As the days get cooler we have started to retreat indoors and spend less and less time outside, but it is worthwhile giving your garden or outside space some TLC at this time of year just to ensure it is winter ready. Monty Don recently commented on Gardener’s World that he sees 1st October as the first day of the year in gardening terms, so there is still plenty to do and it will stand you in good stead when spring arrives.
If you have enjoyed tender or tropical plants in pots on your patio during the warmer months, now is the time to keep an eye on the temperatures at night and either protect or store those plants somewhere warmer. Citrus plants will happily overwinter in a cool conservatory – make sure you keep any plants away from central heating.
Half hardy plants can be protected outside by grouping together in a sheltered spot for added warmth and shielding with one length of horticultural fleece. A top tip when planting half hardy plants into frost proof pots is to line the pot with bubble wrap when planting. It is worth consulting detailed advice on care for expensive or treasured plants such as tree ferns – they may have survived happily for years but just one bad winter can be fatal. If you are able to move things inside to a conservatory or garden shed, better to be safe than sorry.
Winter wet is fatal for some plants. Raise pots off surfaces that may become waterlogged using pot feet – it’s important to keep the roots from freezing. Non-porous concrete or paved surfaces where water can pool are not ideal. Decking that allows water to drain away naturally is a much better prospect for your potted plants and shrubs. If you are worried about the maintenance of timber decking, Millboard decking is a worthwhile investment. Apart from its durability, ease of maintenance and slip-resistant qualities, it also comes in a range of beautiful finishes, allowing you to create whatever sort of garden canvas you wish.
Once you have tidied away and cosseted your more tender plants, you can turn your attention to a pared back winter garden that will provide colour and interest. Evergreen shrubs that have spent all summer in the wings, providing a backdrop for summer colour, can now take centre stage. But your garden needn’t be without colour over winter. There are plenty of winter flowering shrubs such as camellia, sarcococca and Christmas box. And don’t forget berry bearing shrubs such as holly, berberis and cotoneaster – the list is endless! Evergreen clematis 'Winter Beauty' flowers from December to February – it’s lush foliage and waxy bell-shaped flowers will give some welcome respite during the winter months.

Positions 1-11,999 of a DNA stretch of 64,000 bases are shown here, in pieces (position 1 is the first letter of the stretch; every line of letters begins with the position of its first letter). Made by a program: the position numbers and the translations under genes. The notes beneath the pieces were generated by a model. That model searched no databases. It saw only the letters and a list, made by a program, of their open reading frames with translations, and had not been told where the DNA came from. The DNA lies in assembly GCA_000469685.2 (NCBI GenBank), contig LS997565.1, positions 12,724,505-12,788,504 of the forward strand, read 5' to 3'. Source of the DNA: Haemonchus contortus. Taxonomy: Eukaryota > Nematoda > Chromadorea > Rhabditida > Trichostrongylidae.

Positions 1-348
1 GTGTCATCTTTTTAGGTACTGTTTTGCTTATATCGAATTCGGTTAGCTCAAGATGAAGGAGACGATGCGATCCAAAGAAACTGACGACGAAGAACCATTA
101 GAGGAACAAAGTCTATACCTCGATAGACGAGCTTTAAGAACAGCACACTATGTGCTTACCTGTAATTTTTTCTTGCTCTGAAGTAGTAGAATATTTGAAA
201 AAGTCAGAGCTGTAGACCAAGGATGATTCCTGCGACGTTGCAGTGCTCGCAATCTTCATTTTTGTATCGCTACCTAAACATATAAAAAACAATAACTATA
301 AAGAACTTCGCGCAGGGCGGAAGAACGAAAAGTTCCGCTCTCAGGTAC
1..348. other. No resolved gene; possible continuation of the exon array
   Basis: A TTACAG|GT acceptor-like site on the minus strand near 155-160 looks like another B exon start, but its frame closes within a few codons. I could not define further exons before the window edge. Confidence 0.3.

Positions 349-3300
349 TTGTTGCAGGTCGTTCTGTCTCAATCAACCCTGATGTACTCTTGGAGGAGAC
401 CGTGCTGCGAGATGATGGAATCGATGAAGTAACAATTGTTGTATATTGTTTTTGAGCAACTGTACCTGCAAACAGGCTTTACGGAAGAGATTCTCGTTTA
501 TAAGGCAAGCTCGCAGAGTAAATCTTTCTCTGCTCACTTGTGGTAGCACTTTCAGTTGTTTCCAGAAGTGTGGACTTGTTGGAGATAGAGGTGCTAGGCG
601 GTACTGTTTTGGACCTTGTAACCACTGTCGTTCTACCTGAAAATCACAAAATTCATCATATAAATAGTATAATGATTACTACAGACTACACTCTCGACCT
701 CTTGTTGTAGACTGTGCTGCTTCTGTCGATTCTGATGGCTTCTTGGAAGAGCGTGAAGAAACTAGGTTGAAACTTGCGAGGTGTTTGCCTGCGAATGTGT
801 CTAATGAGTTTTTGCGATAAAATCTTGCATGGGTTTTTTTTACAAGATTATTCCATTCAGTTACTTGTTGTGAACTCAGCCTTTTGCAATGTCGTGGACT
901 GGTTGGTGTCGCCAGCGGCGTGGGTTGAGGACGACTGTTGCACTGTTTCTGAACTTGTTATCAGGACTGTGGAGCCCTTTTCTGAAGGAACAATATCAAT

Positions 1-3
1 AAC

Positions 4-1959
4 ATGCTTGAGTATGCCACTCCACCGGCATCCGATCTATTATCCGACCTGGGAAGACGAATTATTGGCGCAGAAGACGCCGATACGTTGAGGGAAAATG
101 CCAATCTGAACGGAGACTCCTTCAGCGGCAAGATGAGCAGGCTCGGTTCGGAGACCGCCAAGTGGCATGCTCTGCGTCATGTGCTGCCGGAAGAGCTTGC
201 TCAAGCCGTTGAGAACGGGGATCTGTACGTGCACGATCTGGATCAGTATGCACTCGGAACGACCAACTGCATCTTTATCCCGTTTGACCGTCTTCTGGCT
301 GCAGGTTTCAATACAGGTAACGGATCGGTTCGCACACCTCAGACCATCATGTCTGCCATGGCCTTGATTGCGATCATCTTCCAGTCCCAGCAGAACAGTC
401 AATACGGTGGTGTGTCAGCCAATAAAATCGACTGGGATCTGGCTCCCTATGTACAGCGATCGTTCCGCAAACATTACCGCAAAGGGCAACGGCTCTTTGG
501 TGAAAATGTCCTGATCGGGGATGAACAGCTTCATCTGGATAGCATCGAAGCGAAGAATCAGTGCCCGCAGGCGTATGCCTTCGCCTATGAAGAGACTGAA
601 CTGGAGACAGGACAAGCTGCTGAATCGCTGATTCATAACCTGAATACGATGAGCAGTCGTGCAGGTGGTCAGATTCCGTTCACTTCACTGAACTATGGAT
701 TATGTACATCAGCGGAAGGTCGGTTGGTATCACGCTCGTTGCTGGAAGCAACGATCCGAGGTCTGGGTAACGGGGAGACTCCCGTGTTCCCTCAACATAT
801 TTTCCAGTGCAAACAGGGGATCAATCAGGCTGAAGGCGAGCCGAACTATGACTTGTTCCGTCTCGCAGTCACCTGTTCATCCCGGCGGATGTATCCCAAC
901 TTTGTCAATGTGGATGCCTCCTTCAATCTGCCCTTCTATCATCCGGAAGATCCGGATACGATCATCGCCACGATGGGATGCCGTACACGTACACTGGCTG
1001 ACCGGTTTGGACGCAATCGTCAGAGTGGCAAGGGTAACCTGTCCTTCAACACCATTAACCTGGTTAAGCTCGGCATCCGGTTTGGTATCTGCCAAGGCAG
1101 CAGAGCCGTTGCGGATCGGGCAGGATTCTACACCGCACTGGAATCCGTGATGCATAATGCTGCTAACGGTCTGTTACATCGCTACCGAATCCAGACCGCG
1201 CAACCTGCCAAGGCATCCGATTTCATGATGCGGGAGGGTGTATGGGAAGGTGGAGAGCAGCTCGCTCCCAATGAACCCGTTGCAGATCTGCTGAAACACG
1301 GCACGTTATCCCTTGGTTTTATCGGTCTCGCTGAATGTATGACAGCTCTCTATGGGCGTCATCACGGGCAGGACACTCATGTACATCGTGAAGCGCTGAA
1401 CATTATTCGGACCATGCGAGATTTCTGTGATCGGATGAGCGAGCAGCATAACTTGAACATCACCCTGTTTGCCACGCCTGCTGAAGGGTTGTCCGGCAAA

"Well into the winter months, ornamental grasses and seed heads on plants such as sedums and echinacea will provide structure and interest, as well as vital food for wildlife"
If you enjoy wildlife, don’t be too efficient when clearing your garden. Well into the winter months, ornamental grasses and seed heads on plants such as sedums and echinacea will provide structure and interest, as well as vital food for wildlife. Bird tables and bird baths are particularly important for birds during the winter months as food and water can be scarce. Essentially a garden is a sensory experience (mindfulness experts recommend exercising your 5 senses for general relaxation and wellbeing) and the sound of wind rustling through dry grass or the simple sight of a robin popping in for a snack can be a joyful thing.
As always, Monty Don is right – 1st October is literally the opportunity for a whole, new design challenge in your garden. And if you’re clever about it, those winter shrubs can still work hard for you into the warmer months. So whilst it’s tempting to curl up with a good book and a cup of hot tea until spring – it’s all the more rewarding after a few hours of relaxing pottering outside. Gardening is simply good for the soul, so don’t let winter stop you.